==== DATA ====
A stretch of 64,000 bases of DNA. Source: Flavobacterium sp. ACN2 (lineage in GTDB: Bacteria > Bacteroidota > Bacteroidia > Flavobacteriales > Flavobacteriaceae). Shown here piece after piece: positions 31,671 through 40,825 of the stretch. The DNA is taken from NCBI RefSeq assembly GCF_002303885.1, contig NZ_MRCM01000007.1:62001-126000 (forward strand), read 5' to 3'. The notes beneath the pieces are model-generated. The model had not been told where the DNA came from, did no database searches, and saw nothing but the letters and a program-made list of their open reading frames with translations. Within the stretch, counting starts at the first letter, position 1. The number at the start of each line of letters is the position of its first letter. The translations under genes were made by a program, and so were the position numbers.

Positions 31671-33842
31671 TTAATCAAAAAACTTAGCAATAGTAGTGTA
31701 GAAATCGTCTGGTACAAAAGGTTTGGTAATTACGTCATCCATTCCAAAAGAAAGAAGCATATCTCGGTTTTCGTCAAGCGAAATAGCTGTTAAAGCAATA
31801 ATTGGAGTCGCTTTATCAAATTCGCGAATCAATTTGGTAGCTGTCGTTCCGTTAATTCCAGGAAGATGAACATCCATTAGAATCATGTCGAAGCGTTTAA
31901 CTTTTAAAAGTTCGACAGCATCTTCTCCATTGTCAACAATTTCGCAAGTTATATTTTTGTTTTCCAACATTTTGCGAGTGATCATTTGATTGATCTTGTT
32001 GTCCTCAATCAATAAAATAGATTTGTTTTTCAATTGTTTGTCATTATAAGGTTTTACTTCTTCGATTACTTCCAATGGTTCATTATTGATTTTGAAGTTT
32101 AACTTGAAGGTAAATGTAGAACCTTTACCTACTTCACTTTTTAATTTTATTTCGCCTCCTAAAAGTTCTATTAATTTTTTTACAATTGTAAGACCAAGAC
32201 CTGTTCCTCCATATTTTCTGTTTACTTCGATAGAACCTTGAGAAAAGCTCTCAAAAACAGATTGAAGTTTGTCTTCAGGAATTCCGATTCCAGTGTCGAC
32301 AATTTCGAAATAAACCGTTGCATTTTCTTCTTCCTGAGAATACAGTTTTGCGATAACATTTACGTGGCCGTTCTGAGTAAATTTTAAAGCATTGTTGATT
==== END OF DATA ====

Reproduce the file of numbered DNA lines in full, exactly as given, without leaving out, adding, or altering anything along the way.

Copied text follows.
A stretch of 64,000 bases of DNA. Source: Flavobacterium sp. ACN2 (lineage in GTDB: Bacteria > Bacteroidota > Bacteroidia > Flavobacteriales > Flavobacteriaceae). Shown here piece after piece: positions 31,671 through 40,825 of the stretch. The DNA is taken from NCBI RefSeq assembly GCF_002303885.1, contig NZ_MRCM01000007.1:62001-126000 (forward strand), read 5' to 3'. The notes beneath the pieces are model-generated. The model had not been told where the DNA came from, did no database searches, and saw nothing but the letters and a program-made list of their open reading frames with translations. Within the stretch, counting starts at the first letter, position 1. The number at the start of each line of letters is the position of its first letter. The translations under genes were made by a program, and so were the position numbers.

Positions 31671-33842
31671 TTAATCAAAAAACTTAGCAATAGTAGTGTA
31701 GAAATCGTCTGGTACAAAAGGTTTGGTAATTACGTCATCCATTCCAAAAGAAAGAAGCATATCTCGGTTTTCGTCAAGCGAAATAGCTGTTAAAGCAATA
31801 ATTGGAGTCGCTTTATCAAATTCGCGAATCAATTTGGTAGCTGTCGTTCCGTTAATTCCAGGAAGATGAACATCCATTAGAATCATGTCGAAGCGTTTAA
31901 CTTTTAAAAGTTCGACAGCATCTTCTCCATTGTCAACAATTTCGCAAGTTATATTTTTGTTTTCCAACATTTTGCGAGTGATCATTTGATTGATCTTGTT
32001 GTCCTCAATCAATAAAATAGATTTGTTTTTCAATTGTTTGTCATTATAAGGTTTTACTTCTTCGATTACTTCCAATGGTTCATTATTGATTTTGAAGTTT
32101 AACTTGAAGGTAAATGTAGAACCTTTACCTACTTCACTTTTTAATTTTATTTCGCCTCCTAAAAGTTCTATTAATTTTTTTACAATTGTAAGACCAAGAC
32201 CTGTTCCTCCATATTTTCTGTTTACTTCGATAGAACCTTGAGAAAAGCTCTCAAAAACAGATTGAAGTTTGTCTTCAGGAATTCCGATTCCAGTGTCGAC
32301 AATTTCGAAATAAACCGTTGCATTTTCTTCTTCCTGAGAATACAGTTTTGCGATAACATTTACGTGGCCGTTCTGAGTAAATTTTAAAGCATTGTTGATT